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Teagasc at BT Young Scientist and Technology Exhibition 2017

“Investment in exciting new technologies will play a decisive role in enabling the Irish agri-food sector to sustainably intensify food production and to grow output, exports and jobs while respecting the environment”

Sensory demonstrations, drones, hand hygiene, colostrum quality and sensors for horticultural production are among the demos that visitors to the Teagasc stand at the BT Young Scientist & Technology Exhibition, which takes place at the RDS, Dublin, during January 12-14, 2017. Visit Teagasc at stand W7 in the World of Science and Technology.

Teagasc at BT Young Scientist and Technology Exhibition 2017

The theme of Teagasc’s stand is ‘The Future of Farming and Food’ and is based on the five research prioritisation areas identified in Teagasc’s Technology Foresight 2035 exercise: Plant and animal genomics; human, animal and soil microbiota, digital technologies; new technologies for food processing; and, transformation in the food value chain. Visitors to the stand will be asked to use the interactive stand to give their ideas on technologies for the future.
According to Lance O’Brien, Teagasc’s Foresight and Strategy Manager: “Investment in exciting new technologies will play a decisive role in enabling the Irish agri-food sector to sustainably intensify food production and to grow output, exports and jobs while respecting the environment”.
Eating is among the most pleasurable and multisensory experiences in our everyday lives. However, people don’t often realise that the satisfying sensations they perceive while eating are derived from a complex multisensory interaction between each of the five senses – sight, smell, touch, taste and hearing. Throughout the event Teagasc food sensory scientists will demonstrate how our flavour experiences and enjoyment of food can be enhanced by stimulating all of our senses.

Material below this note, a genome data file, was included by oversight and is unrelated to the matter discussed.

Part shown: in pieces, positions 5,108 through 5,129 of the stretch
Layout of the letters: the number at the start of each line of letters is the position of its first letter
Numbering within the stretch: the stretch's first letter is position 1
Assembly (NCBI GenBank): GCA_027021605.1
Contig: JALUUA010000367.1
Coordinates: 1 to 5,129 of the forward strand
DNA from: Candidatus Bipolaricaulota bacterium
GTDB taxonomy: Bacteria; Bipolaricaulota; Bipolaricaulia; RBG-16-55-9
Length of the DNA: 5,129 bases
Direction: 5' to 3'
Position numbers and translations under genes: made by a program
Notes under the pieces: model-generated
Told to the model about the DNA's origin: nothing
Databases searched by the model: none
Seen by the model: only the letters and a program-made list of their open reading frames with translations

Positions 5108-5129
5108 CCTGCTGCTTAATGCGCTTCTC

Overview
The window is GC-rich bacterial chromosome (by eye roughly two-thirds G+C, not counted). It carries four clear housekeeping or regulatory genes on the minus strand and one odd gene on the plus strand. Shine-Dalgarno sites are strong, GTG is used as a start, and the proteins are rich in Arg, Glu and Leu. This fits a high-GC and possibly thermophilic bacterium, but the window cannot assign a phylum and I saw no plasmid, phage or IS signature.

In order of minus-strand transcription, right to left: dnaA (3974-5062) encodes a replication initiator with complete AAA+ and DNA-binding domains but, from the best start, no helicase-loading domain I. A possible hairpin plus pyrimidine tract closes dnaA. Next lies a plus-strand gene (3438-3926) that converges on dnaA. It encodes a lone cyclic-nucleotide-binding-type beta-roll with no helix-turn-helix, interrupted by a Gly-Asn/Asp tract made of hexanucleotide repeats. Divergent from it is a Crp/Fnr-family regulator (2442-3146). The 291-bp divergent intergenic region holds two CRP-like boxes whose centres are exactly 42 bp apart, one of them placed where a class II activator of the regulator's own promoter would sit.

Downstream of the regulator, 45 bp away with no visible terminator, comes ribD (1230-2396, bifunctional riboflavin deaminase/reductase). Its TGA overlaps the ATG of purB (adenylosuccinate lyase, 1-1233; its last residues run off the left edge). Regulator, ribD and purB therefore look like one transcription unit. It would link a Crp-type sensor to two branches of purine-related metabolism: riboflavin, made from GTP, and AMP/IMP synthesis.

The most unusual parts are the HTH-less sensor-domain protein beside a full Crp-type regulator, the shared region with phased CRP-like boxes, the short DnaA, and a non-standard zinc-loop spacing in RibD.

Think your hands are clean? On Thursday morning, Teagasc researcher Kaye Burgess will be using glow lotion to show bacteria present on hands and contamination potential in a food safety demonstration.

On Thursday afternoon, Teagasc Soft Fruit advisor and researcher Eamonn Kehoe will demonstrate a hand-held sensor that takes the guessing work out of horticultural production. The sensor can be used to quickly detect water and feed levels in plant pots, saving producers resources and time.

On Friday morning, Teagasc researcher Stuart Green will be on hand to demonstrate drone technology, offering a virtual flying lesson to visitors. Teagasc researchers are currently using this technology to survey soil vegetation and drainage in Irish fields.

Ensuring newborn calves get enough high quality colostrum, the first milk a cow produces after calving, shortly after birth is critical to their development and their ability to fight disease and infection.

On Saturday morning, Emer Kennedy will give visitors an opportunity to use tools to rapidly assess the quality of colostrum.